Mexico and Canada Say Nafta Should Be Re-Negotiated Trilaterally

  • Foreign ministers present united front on Trump’s overhaul
  • U.S. president prefers to make bilateral deals on trade

What Trump Gets Wrong About Nafta

The foreign ministers of Mexico and Canada presented a unified front ahead of potential trade talks with Donald Trump’s administration, stressing the North American Free Trade Agreement has benefited all three countries.

Mexico’s Luis Videgaray and Canada’s Chrystia Freeland said Nafta should be re-negotiated with all three nations seated at the table, rather than in bilateral discussions.

“We very much recognize that Nafta is a three-country agreement,” Freeland said Tuesday at a panel discussion with Videgaray in Toronto ahead of private trade talks. “We really value our relationship with Mexico.”

Their talks come after Trump said trade with Canada only needed a “tweak” as opposed to a more thorough re-set with Mexico, a comment he made after Canadian Prime Minister Justin Trudeau’s visit to the White House last week. Mexican President Enrique Pena Nieto canceled a January meeting with the U.S. president after he tweeted that Nieto shouldn’t come unless Mexico was prepared to pay for a border wall to stop undocumented immigration.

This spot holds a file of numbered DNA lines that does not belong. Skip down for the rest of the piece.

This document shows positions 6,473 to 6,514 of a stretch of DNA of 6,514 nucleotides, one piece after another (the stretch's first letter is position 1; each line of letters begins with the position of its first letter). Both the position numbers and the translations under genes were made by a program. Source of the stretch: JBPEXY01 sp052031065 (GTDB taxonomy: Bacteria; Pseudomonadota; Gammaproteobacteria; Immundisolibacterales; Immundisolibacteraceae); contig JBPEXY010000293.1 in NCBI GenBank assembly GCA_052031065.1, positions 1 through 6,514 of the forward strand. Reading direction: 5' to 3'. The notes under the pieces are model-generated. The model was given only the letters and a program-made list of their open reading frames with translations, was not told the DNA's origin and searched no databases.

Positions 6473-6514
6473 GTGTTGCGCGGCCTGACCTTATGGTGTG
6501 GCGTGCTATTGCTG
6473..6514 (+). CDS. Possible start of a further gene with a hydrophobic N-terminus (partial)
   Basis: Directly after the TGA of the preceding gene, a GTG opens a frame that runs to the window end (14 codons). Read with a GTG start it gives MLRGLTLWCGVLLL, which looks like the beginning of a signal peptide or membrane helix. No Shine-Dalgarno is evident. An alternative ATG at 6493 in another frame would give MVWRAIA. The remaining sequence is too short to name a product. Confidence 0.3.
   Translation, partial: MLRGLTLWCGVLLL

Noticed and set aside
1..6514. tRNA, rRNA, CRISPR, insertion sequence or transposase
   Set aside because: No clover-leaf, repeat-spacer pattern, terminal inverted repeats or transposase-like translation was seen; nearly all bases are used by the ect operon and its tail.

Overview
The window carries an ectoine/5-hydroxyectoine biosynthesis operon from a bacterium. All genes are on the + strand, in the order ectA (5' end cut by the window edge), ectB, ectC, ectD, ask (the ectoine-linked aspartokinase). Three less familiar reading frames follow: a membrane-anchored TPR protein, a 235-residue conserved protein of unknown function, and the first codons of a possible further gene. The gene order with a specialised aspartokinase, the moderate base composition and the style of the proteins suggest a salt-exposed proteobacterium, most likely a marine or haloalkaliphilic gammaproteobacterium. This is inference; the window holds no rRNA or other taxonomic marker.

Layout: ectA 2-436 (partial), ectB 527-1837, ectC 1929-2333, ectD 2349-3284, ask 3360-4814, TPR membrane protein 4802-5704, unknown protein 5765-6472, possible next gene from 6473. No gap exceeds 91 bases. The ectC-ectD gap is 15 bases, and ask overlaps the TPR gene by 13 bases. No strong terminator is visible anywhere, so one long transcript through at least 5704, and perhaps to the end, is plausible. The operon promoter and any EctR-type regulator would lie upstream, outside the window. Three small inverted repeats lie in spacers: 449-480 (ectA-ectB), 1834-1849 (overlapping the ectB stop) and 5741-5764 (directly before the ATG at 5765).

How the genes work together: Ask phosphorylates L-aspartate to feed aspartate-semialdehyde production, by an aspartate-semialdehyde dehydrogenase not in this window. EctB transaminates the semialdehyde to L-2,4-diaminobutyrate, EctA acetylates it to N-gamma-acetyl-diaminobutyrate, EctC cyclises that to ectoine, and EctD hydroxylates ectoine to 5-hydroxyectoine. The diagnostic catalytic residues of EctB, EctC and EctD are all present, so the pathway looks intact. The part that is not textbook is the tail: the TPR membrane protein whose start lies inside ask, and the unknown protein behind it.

Mexico’s relationship with the U.S. goes deeper than Trump’s “damaging” rhetoric, Videgaray said. He has been to meetings in Washington twice since the president’s inauguration and said he was confident the two nations’ issues could be resolved. “We will work it out in a way that is constructive and positive for both countries,” the foreign minister said.

‘Pandora’s Box’

Earlier Tuesday, Mexican Economy Minister Ildefonso Guajardo said he expected Nafta negotiations to start in the summer and that Mexico wouldn’t initiate talk about tariffs, calling any discussion of new import taxes a “Pandora’s box.”

“Nothing in the new Nafta should be a step backwards,” he said.

Freeland took a more reserved position, saying Trump’s trade team, including commerce secretary nominee Wilbur Ross, have yet to be confirmed. As a result, she said, Canada has had no specific discussions with the U.S. yet about Nafta. 

“We all collectively have to be quite careful not to get ahead of ourselves,” she said.

The morning event began with remarks by Brian Mulroney, a former Canadian prime minister who has been acting as an informal emissary to Trump for Trudeau. Mulroney, who signed Nafta in 1992 and who spoke to the president this weekend at Mar-a-Lago in Florida, was asked about reports that Canada would abandon its southern partner and deal directly with the U.S.

“You can forget this under-the-bus argument,” Mulroney said. “This under-the-bus stuff is for losers, not winners, and Canada is a winner.”

Canada’s ambassador to the U.S., David MacNaughton, said last month Canada will “cooperate on trilateral matters when it’s in our interest and we’ll be looking to do things that are in our interest bilaterally also.” The comments came at a meeting where Blackstone Group LP Chairman Stephen Schwarzman assured Trudeau’s cabinet that Trump was targeting Mexico, not Canada, in his trade overhaul.

— With assistance by Eric Martin, and Josh Wingrove

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